The official ribbon cutting on the new extension project was held on Monday, Jan. 28. City staff, contract workers, financial partners, and citizens all gathered for behind the ribbon for the official ceremony. Evan Pappas/Staff Photo

The official ribbon cutting on the new extension project was held on Monday, Jan. 28. City staff, contract workers, financial partners, and citizens all gathered for behind the ribbon for the official ceremony. Evan Pappas/Staff Photo

City completes largest capital project in its history

After two years of closure, the SE 62nd Street extension project is opened for public use.

After two years of closure and nearly a decade of planning, the Southeast 62nd Street Extension project in Issaquah was completed and opened for public use on Tuesday, Jan. 29.

The road project now connects Eastlake Sammamish Parkway and Lake Drive through the newly extended Southeast 62nd street. The project features an 800-foot bridge as part of the connection and a roundabout that will mange traffic flow crossing east and west, but also north and south to 221st Place Southeast and Fourth Avenue Northwest.

Public works director Sheldon Lynne said the project did more than just connect roads. The city was able to take six acres of land between the north fork and the main stem of Issaquah Creek and preserve it as open space (it had been zoned for multi-family residential development). The project also created two acres of wetland.

The crossing now includes a grade separated path for East Lake Sammamish Trail that runs underneath the elevated roundabout, meaning pedestrians and cyclists no longer interact with vehicle traffic passing through.

Mayor Mary Lou Pauly said the project is the largest capital project in the history of the city at a total of about $44 million. Funding the project wouldn’t have been possible with out the city’s partners on the project, she said. The city of Issaquah only put $4 million into the project while partners like Costco contributed $23 million, and the Washington State Transportation Improvement Board and Department of Commerce put in a combined sum of more than $15 million.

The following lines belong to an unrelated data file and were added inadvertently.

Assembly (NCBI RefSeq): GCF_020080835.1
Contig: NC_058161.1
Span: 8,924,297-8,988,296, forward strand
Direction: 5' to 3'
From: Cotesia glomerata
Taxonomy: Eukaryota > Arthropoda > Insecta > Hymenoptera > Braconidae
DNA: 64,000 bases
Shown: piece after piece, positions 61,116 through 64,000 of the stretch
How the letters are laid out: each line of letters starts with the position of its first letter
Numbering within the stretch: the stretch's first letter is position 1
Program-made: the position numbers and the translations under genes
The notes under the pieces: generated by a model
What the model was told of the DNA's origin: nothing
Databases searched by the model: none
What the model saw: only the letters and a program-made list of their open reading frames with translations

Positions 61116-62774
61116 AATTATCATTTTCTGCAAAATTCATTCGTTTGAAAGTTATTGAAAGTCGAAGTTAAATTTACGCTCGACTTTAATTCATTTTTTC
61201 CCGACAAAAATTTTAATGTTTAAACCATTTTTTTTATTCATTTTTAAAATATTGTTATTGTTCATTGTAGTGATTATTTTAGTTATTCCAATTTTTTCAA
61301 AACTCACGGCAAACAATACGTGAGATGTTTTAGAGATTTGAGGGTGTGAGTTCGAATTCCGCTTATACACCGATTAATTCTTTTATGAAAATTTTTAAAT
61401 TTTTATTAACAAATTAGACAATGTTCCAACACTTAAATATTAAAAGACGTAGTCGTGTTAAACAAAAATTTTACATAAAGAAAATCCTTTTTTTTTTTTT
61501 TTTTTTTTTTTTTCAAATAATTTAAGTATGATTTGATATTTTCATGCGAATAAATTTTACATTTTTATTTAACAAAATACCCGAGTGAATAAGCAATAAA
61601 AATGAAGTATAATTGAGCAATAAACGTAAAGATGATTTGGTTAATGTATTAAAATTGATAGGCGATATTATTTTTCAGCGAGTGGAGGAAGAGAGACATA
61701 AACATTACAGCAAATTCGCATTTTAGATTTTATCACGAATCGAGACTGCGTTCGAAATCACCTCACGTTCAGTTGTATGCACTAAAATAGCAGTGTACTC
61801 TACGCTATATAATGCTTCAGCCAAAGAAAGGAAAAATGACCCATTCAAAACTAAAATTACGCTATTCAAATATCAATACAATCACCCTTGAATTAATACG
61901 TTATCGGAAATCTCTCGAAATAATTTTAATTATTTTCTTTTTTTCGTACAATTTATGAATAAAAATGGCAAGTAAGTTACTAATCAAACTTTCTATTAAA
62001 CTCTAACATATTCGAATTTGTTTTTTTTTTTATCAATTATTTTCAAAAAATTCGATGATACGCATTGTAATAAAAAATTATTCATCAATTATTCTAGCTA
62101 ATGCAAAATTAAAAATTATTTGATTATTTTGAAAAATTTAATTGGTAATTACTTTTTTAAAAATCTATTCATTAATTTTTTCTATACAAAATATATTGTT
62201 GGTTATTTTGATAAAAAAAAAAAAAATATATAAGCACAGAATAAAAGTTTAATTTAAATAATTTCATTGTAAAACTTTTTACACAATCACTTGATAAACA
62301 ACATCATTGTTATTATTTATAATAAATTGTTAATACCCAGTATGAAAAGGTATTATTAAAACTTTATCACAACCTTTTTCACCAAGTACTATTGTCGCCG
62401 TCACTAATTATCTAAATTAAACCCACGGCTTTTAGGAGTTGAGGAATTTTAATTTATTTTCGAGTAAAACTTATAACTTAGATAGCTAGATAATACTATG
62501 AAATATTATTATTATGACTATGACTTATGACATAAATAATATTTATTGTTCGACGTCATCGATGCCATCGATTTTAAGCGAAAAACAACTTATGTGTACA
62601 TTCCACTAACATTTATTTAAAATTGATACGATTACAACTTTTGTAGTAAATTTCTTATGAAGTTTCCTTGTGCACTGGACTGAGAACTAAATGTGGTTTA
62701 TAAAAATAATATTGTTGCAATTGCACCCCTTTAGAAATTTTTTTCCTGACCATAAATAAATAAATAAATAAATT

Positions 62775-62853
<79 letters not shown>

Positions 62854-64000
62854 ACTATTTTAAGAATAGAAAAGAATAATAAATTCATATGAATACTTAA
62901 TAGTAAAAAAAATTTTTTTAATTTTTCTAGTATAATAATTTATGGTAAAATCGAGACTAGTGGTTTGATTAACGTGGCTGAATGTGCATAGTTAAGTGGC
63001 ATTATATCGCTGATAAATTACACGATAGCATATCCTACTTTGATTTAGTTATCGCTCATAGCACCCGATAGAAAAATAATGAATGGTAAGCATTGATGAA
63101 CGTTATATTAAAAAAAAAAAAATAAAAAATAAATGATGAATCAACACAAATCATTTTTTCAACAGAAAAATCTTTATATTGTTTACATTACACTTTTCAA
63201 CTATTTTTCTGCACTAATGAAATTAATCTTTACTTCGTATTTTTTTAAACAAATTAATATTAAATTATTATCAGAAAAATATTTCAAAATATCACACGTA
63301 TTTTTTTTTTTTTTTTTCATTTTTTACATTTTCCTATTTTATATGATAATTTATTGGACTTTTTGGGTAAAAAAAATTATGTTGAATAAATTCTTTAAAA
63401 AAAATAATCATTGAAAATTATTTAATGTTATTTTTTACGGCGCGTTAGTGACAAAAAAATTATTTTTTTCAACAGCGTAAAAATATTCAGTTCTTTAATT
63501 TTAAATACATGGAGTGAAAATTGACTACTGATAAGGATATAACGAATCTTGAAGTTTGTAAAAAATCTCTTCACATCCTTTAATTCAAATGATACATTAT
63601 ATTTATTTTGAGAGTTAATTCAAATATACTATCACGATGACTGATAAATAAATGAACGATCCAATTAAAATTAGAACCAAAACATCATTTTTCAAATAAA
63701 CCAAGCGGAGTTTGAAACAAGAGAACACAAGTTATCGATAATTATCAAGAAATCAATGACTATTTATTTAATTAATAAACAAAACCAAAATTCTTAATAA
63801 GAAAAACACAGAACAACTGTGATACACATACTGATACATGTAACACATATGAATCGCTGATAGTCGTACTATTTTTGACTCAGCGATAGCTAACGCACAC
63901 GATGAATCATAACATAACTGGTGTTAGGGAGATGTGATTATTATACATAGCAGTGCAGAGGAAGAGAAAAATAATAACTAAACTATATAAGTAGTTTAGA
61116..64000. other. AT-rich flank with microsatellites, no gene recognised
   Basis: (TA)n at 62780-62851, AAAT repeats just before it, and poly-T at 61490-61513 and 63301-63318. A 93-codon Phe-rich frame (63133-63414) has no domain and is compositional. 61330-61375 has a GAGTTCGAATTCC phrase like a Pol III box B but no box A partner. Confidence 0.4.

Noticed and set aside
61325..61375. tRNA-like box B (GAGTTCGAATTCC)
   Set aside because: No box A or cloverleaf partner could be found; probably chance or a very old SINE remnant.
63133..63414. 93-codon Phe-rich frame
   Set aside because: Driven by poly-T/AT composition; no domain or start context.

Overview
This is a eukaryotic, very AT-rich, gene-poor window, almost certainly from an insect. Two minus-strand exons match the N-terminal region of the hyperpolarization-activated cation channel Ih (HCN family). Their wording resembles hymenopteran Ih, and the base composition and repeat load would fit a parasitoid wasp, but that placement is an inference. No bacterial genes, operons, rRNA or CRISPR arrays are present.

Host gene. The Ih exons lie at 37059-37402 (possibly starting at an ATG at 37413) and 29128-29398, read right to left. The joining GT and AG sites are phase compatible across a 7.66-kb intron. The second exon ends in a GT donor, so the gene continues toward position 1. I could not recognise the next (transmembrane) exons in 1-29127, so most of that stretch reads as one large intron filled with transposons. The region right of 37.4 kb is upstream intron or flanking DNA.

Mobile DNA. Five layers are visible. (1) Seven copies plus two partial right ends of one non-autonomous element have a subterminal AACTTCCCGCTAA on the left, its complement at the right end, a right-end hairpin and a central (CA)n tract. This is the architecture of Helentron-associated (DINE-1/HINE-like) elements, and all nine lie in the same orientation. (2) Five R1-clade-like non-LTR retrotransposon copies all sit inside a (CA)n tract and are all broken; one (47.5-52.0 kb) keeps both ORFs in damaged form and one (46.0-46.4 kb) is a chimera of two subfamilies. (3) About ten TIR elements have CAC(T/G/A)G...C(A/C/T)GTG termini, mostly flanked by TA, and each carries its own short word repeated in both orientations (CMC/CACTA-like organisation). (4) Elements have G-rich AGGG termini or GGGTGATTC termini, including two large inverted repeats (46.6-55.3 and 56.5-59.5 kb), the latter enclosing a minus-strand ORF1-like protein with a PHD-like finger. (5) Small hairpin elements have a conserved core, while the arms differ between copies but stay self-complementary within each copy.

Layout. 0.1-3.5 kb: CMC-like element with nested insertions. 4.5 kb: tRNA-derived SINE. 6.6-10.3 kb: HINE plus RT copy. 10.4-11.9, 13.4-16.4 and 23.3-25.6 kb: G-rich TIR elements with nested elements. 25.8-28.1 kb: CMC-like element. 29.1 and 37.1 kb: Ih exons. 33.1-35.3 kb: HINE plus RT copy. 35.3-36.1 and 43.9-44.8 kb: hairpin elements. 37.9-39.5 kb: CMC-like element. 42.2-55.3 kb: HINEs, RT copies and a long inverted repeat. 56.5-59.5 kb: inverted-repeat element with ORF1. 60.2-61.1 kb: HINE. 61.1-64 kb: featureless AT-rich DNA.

It has taken nearly 10 years from the inception of the project to get to this point. The city began work on a funding package in 2010, which was completed in 2015.

The road extension came about to alleviate current and future traffic planned as the city grows, especially as Costco corporate headquarters plans for its expansion project. Costco has contributed $25 million to a suite of three transportation projects related to the business’s expansion in the city, with the extension project being the largest by far.

Pauly thanked residents and businesses who have been patient with the project and as construction had to cut off one of the four highway crossings in the city.

“Thank you to the community — we closed one of the four under-crossings of Interstate 90 in town for two years and the community has been frustrated but enormously patient,” she said. “It’s so exciting that we can open it up for traffic.”

Mayor Mary Lou Pauly talks to the audience about the work put in to making the largest capital project in city history a reality. Evan Pappas/Staff Photo

Mayor Mary Lou Pauly talks to the audience about the work put in to making the largest capital project in city history a reality. Evan Pappas/Staff Photo

A project map for the SE 62nd Street Expansion shows the connections made from Eastlake Sammamish Parkway to Lake Drive. Evan Pappas/Staff Photo

A project map for the SE 62nd Street Expansion shows the connections made from Eastlake Sammamish Parkway to Lake Drive. Evan Pappas/Staff Photo

More in News

Photo courtesy of King County Parks
                                Trailhead Direct returns April 20 with new routes.
Trailhead Direct returns with more routes

Transit-to-trails returns April 20.

Issaquah begins work to address findings by the State Auditor’s Office

Issaquah council approves contract with a third party to address financial operations issues.

EvergreenHealth seeks to secure funding through a voter-approved bond measure that would pay for critical upgrades at the Kirkland medical center. The Family Maternity Center was last renovated in 1996 and officials hope to modernize the space for new families. Kailan Manandic/staff photo
EvergreenHealth seeks support in upcoming ballot measure

The health system is asking for local voters to approve a bond measure of $345 million over 20 years.

Jim Pitts stands on walkway overlooking filtration chambers at the King County South Filtration Plant in Renton. Aaron Kunkler/staff photo
Human waste: Unlikely climate change hero?

King County treatment plant joins effort to counteract effects of carbon dioxide.

King County purchases 24.6-acre parcel to restore creek and salmon habitat

King County has progressed their land conservation effort with the purchase of a 24.6 acre property.

IHS students walkout to protest racist post on Wednesday with a sign that says “Change is More Than a ReTweet.” Madison Miller / staff photo
IHS students walkout to protest racist post

Over 200 IHS students walked out of class Wednesday, sharing messages of intolerance to racism, hope for a better future, and a call for change.

Advocates hold a rent control rally in Olympia on Feb. 27, the day before Oregon passed legislation capping rent increases and prohibiting no-cause evictions. Photo courtesy of Amy Tower/Tenants Union of Washington State
Would rent control work in Washington?

Oregon’s new law could lay the blueprint for other states

Most Read